There are many ways parents can help keep their kids safe when using a microwave, including using microwave-safe cookware, teaching children to use potholders, and reminding kids to follow the microwave instructions on the package.

Microwave ovens are found in 90 percent of American households, and for many families a microwave can be convenient, quick and easy to use. However, a microwave can also pose potential risks for children such as burns and unhealthy eating habits.

The dangers of microwave ovens

For children, the most common microwave injury is burns. According to the American Academy of Pediatrics (AAP), children can be burned by removing dishes from the microwave, spilling hot foods or liquids, opening microwave popcorn bags and other containers and eating food that is cooked unevenly or has hot spots.

Hot soups or water tend to be the biggest problem for children because the containers get soft, which can cause the water to spill on the children. Parents should make sure children are old enough and tall enough to reach the food or beverage they are heating up in the microwave.

Additionally, sometimes families tend to rely on convenient, microwaveable foods, which can be high in calories and fat. On occasion, these foods are fine for children to consume, but families should not rely on them too much. Instead, try eating leftovers and fruits and vegetables, and avoid prepackaged vegetables with sauces and cheese.

Microwave safety tips for kids

There are several ways parents can help keep their children safe when using a microwave, including:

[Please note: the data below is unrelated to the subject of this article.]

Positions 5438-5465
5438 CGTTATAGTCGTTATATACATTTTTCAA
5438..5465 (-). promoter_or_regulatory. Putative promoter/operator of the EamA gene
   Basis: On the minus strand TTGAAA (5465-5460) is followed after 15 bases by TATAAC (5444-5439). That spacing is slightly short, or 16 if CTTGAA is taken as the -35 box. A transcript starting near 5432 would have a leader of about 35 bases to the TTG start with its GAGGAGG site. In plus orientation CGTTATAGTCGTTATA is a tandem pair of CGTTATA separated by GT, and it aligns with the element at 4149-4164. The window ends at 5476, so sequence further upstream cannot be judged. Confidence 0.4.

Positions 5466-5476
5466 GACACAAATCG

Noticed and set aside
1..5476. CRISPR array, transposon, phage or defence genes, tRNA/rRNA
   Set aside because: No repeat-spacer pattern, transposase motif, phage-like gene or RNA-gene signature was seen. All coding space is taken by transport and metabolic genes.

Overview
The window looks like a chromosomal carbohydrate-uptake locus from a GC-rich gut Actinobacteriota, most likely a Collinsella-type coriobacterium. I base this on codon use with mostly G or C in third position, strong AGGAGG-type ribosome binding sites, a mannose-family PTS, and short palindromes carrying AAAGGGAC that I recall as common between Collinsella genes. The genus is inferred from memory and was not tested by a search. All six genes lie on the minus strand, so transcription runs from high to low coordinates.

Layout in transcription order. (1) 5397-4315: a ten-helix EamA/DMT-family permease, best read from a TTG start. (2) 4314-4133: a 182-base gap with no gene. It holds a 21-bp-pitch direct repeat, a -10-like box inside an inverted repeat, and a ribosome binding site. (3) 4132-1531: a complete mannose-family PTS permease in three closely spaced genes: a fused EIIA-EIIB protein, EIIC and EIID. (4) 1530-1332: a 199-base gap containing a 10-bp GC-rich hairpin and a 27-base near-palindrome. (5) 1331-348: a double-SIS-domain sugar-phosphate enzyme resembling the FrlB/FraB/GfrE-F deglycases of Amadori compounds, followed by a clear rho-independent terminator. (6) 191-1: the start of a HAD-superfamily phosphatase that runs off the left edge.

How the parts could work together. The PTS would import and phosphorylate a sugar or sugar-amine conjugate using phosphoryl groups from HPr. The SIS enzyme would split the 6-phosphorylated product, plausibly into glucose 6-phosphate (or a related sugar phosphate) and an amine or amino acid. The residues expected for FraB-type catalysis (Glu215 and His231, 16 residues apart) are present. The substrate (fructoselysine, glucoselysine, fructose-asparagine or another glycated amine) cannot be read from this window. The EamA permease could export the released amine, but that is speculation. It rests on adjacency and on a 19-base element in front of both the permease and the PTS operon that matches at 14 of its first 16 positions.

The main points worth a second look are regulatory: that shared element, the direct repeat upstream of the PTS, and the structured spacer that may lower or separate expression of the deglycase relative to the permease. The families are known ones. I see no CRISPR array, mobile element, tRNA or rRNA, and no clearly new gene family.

• Using only microwave-safe cookware and containers.
  • Reminding children to follow the microwave instructions on the package.
  • Showing children how to use a food thermometer to check the temperature in several different spots of the food. For reheated foods, make sure the temperature is 165 degrees to avoid foodborne illness.
  • Teaching children to use potholders when removing anything from the microwave.
  • Instructing older children to stir food well or let it stand for two minutes before tasting it so the heat can distribute evenly.
  • Demonstrating how to safely open a container or popcorn bag so the steam escapes away from their hands and face.
  • If defrosting food in a microwave oven, using the defrost setting or putting the microwave on 30 percent power.

If your child is too young to read or follow written food preparation directions or to read the microwave oven keypad, they are too young to use a microwave oven without supervision.


Joanna Cohen Joanna Cohen, MD, was an attending in the emergency department (ED) at Children's National. Her primary research interest includes bedside ultrasonography in the ED.

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